Spray Trailers for Pest & Weed Control – What are the Advantages?
Advantages of putting your pest control or weed control sprayer on a spray trailer (rather than in a truck)
- Flexibility. When your sprayer is in a truck, you have no flexibility. If the truck needs service or is in an accident, the sprayer is unavailable. If the sprayer is in a trailer, it can be used by multiple vehicles or multiple technicians.
- Personal Vehicle. For pest control owner/operators, this is important. It took you months to get reservations at the best restaurant in town. You put on your best duds and go pick up your date, the prettiest girl in town. Do you want to arrive in a truck hauling a stinky pest control spray rig? If the sprayer is on a pest control spray trailer, you can leave it at home so you can close the deal! Apologies to my lone female reader.
- Space. You can usually get a larger tank on a trailer than you can in a compact or full size pickup. This enables you to perform more or larger jobs. The trailer dramatically increases the size and volume of equipment you can carry with you on your route.
- Backup. A landscape, pest or termite spray trailer makes a great backup in case another sprayer is down.
- Equipment Location – There is usually more flexibility in equipment location in a trailer as compared to a pickup truck. In a pickup truck, there are numerous constraints: gas tank, wheel wells, structural members under the bed etc., sometimes make it a challenge to place equipment exactly where you want it.
- Depreciation. Putting a power sprayer in a truck is going to impact the resale value of the truck. I don't care how careful you are and how clean you keep the truck. Drilling holes in the bed, carrying hundreds of pounds of equipment & water, putting other stuff in and out of the truck bed, is all going to damage the truck and reduce its resale value.
Spray Trailers for Pest & Weed Control – What are the Disadvantages?
What are the disadvantages of putting your pest control or weed control sprayer on a spray trailer rather than in a truck?
- Safety. Hauling a 3000 pound (or more) landscape or weed control spray trailer behind you in traffic is less safe than not hauling a trailer. Stopping distances increase because of the additional weight. Your ability to maneuver to avoid a situation in front of you is reduced. I am less concerned about safety when the company owner is driving. I am more concerned when a 21 year old technician is driving while texting his girlfriend.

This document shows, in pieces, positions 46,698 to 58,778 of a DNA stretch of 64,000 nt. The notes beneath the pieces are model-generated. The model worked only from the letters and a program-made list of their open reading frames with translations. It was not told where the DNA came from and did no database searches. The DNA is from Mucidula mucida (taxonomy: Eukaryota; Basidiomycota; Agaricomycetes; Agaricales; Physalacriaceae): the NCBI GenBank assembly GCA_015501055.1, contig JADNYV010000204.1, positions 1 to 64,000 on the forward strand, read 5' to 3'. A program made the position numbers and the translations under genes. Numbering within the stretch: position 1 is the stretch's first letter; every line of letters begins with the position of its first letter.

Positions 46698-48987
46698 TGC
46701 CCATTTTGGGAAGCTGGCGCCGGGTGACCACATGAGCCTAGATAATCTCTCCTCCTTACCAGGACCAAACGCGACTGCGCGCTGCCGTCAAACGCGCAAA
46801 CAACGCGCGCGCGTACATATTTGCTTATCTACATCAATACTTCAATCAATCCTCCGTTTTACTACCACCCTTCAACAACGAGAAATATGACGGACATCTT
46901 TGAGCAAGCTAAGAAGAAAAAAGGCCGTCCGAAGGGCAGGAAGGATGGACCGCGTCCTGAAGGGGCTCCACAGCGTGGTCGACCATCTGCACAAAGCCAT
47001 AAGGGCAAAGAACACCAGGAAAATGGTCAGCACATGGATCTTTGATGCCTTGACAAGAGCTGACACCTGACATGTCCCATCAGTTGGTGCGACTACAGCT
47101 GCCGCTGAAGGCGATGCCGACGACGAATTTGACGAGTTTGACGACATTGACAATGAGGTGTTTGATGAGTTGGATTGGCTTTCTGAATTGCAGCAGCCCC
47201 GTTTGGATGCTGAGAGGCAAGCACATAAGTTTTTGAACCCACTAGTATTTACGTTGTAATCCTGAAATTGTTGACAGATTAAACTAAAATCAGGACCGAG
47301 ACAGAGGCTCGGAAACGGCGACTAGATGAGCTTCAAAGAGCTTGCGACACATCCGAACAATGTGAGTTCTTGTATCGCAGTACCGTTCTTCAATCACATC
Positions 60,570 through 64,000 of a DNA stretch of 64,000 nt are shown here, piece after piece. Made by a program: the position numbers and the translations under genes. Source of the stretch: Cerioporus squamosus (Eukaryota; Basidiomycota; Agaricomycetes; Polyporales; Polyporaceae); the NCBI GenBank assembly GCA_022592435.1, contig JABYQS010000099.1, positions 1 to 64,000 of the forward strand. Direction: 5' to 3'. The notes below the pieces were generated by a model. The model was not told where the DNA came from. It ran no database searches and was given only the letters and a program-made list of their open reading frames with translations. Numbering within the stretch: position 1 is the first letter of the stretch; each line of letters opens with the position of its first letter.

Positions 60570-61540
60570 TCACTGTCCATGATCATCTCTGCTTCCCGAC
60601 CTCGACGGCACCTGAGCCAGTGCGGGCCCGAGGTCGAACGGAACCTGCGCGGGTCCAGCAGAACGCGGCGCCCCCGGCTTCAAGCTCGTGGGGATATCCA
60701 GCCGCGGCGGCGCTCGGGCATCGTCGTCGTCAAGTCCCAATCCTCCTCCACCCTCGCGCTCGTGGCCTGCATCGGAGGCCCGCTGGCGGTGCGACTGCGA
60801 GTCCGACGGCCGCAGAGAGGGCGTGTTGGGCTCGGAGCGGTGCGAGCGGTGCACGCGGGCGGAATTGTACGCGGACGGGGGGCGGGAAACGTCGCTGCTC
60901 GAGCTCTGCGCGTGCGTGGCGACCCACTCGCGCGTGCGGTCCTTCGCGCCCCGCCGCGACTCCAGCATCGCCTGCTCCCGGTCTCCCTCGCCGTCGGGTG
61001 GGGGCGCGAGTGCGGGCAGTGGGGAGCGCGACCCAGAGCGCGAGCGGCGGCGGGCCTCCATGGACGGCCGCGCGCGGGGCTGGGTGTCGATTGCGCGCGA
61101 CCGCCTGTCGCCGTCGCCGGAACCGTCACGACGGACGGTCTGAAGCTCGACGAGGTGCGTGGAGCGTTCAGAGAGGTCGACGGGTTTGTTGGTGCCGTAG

Important - We recommend that spray equipment be installed on the trailer so that the trailer is slightly tongue heavy. This usually means placing the water tank over, then slightly forward, of the axle
Important – Be sure to contact your insurance agent BEFORE buying a trailer to ensure you don’t have any insurance related issues or surprises.
- Maneuverability. It is harder to maneuver a vehicle with a weed spray trailer behind it. Parking, backing up, turning around in a tight space are all more difficult.
- Cost. The trailer is an additional cost that you would not have if you put the sprayer in your truck.
- Storage. Finding additional space to store the trailer can sometimes be an issue.
- Theft. Trailers seem to be targets for thieves. We have had plenty of clients have their trailers stolen, even when chained to a lamppost.
- Equipment damage. Trailers bounce around a lot more than trucks. Equipment can become damaged or bounce off the trailer if not careful.
Pest Control Spray Trailers can be great tools for your pest control business.
Here are some design considerations when planning your pest control sprayer trailer.
1. Tank should be positioned over the axle, then moved slightly forward. You want the trailer to be tongue heavy, not ass-heavy (like this author). This improves the safety and control of the pest control trailer while driving.
2. Raise the pest control hose reel up on a hose reel lift so you are not bending over so much to rewind your hose. Your back will appreciate it.
3. Do not get a gate on the trailer. It just adds cost and weight and gets in the way. If your trailer has a gate, consider removing it.
4. Position the gas engine (we only use Honda engines) so that when you pull the cord to start the engine, you are not banging your hand on the pest spray trailer side rail. It will hurt after a while.
5. Position components so that maintenance is easy. Don't cram things in so tightly that you have to remove one component to service another. Do not drill into any structural cross members below the bed. If necessary, shift a component a bit so you do not have to penetrate any structural members other than the trailer bed.
6. When installing your pest control toolbox, be sure to leave clearance for the lid to open fully. We usually install the toolbox so the lid opens facing the rear of the trailer, i.e., the lid hinge is facing forward. If you ever forget to fully close the toolbox, the wind won't break the lid off if facing this direction.
7. Single axle trailers are pretty easy for 1 person to manually move with a trailer dolly. Dual axle trailers usually have to be moved with a vehicle. Think about this when planning your pest control trailer storage location.
8. Secure your trailer at night. They are popular targets with thieves. Finding your trailer missing in the morning will ruin your day.
9. Buy a sturdy trailer with a substantial floor. The trailers sold at the big box home stores usually are not heavy duty enough to hold a water tank without significant additional reinforcement added.
Hope this helps. We get lots of requests from out of state clients for pest control spray trailers. Unfortunately trailers are very expensive to ship. What works well is for the client to purchase a trailer locally, then we build and ship a trailer to the client. All that is required is to bolt down the components and connect a couple of hose. Request a sprayer quote.